At 410, the caller hears general information about the invention system and goes to 60. At 420, the caller hears information on how to obtain Cash Magic magnetic card and goes to 60. At 430, the caller is prompted to enter a transfer amount and is spoken the fee associated with this transfer amount. After this is completed, the caller is asked to enter 1 if they would like to process this transfer amount and goes to 70 to enter their Cash Magic card number. If 2 is pressed, the caller is sent to 60. At 440, the caller hears International Exchange rates and goes to 60. At 450, the caller hears contact information for system and goes to 60.
At 470 the system prompts the caller to enter their Cash Magic card number that was lost, stolen, or inoperable.
At 480, once the caller's Cash Magic card number is entered, their transaction history is queried via the Database Computer. The results of this query determine where the caller goes next in the application. If caller has a transaction that has not been processed, they go to 600; if the caller has a transaction that has already been processed they go to 500; if the caller has more than one pending transaction, they go to 510; and if the caller has no pending transactions they go to 520.
At 500, the caller is told that the transaction has already been processed and is sent to 60. At 530, the caller is spoken information regarding the bad card and is offered a choice of pressing 1,to go to the Lost/Stolen logic at 470 or press 2 to go to 60.
At 540, the caller is told that they need to have the Cash Magic card PIN to process a transaction on this card. The caller can the press 1 to transfer the amount to a different Cash Magic card, at 620; or press 2 to get information on how to obtain a new Cash Magic card, go to 420.
At 550, the caller is told to standby while they are transferred to an operator. At 560, the call is transferred to an operator. If the transfer is successful, go to hang up at 580. If the transfer is unsuccessful, a prompt is spoken at 570 to tell the caller that the transfer was not able to take place and the hang up occurs at 580.
At 570, the invention system plays an unsuccessful transfer message and hangs up at 580 which hangs up the line and frees the channel for the next caller.
At 620, the caller is prompted to enter the new Cash Magic account number, which is receiving the funds. At 630, the new Cash Magic number is verified as operational in the Database. If the number entered is valid, go to 640, if the number entered is invalid, go to 230. At 640, this transaction modification is sent to the Bank for processing. If successful, go to 650; if unsuccessful, go to 660. At 650, the caller is told that the modification is complete and sent to 180. At 660, the caller is told that the modification did not take place and is sent to 410. At 680, the cancel transaction is sent to the Bank for processing. And if successful, go to 690; if unsuccessful, go to 700. At 690, this prompt tells the caller that their transaction has been successfully cancelled and sends them to 340.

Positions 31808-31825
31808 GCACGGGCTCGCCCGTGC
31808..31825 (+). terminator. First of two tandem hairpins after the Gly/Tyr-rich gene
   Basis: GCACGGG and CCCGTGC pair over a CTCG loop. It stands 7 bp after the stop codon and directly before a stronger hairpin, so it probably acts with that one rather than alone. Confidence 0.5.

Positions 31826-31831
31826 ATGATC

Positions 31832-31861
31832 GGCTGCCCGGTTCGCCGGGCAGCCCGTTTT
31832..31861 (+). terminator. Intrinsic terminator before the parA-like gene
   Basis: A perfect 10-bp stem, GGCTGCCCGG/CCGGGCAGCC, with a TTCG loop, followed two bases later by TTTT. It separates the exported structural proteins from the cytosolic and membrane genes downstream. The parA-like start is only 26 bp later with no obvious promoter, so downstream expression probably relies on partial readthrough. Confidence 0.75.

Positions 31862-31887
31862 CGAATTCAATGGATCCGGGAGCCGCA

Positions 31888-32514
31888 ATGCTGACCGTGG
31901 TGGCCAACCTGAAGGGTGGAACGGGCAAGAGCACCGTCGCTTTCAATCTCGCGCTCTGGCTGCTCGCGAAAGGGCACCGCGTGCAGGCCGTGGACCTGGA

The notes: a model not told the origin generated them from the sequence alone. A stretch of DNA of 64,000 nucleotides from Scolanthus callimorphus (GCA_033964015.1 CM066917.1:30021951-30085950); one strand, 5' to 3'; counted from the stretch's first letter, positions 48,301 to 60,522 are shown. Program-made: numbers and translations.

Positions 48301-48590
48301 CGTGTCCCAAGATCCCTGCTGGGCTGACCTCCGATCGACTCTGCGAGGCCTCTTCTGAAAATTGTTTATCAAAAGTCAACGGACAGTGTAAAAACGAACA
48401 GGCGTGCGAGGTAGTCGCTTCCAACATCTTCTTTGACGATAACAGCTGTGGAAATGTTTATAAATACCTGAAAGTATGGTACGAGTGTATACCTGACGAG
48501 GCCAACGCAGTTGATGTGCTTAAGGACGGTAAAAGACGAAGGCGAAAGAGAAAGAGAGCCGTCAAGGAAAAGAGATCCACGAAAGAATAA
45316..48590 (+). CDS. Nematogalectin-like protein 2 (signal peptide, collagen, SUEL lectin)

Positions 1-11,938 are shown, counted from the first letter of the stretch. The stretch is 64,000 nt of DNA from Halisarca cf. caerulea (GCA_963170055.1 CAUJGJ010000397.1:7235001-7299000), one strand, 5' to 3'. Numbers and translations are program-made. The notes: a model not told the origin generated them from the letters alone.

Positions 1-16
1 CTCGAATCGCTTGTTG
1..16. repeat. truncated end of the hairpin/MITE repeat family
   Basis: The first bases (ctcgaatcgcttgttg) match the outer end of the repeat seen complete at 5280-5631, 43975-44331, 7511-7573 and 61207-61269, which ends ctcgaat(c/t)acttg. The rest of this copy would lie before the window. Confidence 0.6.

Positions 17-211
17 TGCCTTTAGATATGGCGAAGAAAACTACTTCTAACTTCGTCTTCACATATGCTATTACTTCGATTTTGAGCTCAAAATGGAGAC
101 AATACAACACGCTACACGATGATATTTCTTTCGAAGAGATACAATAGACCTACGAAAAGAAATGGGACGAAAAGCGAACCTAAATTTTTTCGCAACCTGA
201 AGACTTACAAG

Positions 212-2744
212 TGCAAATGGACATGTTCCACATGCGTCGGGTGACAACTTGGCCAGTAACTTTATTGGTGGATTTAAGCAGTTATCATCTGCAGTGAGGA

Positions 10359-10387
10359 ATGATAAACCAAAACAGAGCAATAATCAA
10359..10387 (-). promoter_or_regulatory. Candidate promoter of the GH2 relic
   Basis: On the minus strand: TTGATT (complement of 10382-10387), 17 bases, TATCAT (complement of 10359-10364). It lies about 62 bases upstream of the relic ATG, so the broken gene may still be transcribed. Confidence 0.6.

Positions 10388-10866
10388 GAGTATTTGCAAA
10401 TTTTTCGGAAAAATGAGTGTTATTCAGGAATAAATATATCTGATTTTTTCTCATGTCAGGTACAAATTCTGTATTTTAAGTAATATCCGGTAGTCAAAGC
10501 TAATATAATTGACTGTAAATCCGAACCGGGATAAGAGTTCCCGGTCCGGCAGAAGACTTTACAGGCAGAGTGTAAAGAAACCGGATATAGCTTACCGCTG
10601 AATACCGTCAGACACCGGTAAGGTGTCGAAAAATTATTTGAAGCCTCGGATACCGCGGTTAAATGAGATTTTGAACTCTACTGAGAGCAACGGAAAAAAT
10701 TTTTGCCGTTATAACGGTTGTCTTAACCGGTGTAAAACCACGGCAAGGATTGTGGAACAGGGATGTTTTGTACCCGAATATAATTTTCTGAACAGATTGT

At 700, this prompt tells the caller the cancellation was unsuccessful. The caller is then prompted to enter 1 to try again, go to 630; or enter 2 for more information, go to 410(
This extended-card 2000 can be attached or tethered to an ATM 2400 for use by a recipient that is not in personal possession of any magnetic card that can use an ATM machine. The extended-card 2000 can be constructed so as to have the standard and usual magnetic stripe ATM card dimensions 2100 and magnetic stripe 2150 as the first portion of the card. The extended-card 2000 can be inserted into an ATM terminal device opening or “swiped” through an ATM “card swipe” if the ATM was constructed with a “card swipe” rather than a card insertion opening. The magnetic stripe information from the tethered card 2000 can be assimilated and communicated through the presently existing and potentially future existing magnetic stripe processing devices and networks in the same manner otherwise described in this invention.
The other end 2350 of the tether 2300 can be fixably attached to the ATM (automated teller machine) 2400 in a manner similar in principle to that presently utilized in retail stores to allow an item for sale to be displayed in a manner that permits mobility of the item for examination, while fixably securing the item to a display counter. The tether 2300 can be attached to a fixture device 2350 or other medium which can be glued or otherwise attached to the ATM 2400 or to a location suitably close to the ATM 2400 and within reach of the card tether 2300. The ATM 2400 can be an ATM such as for example, those manufactured by INTERBOLD “I” Series, and several year old or older NCR model ATMs, in which a traditional rectangular magnetic card is completely inserted inside an access opening 2450 such as a slot or a slot with a door which closes after a rectangular card is inserted inside. With the novel card 2100, the extended portion 2200 remains outside the slot 2450, or in the case of a sliding door, the sliding ATM door can be stopped from closing because of the extended portion 2200, which will not interfere with or disrupt the transaction.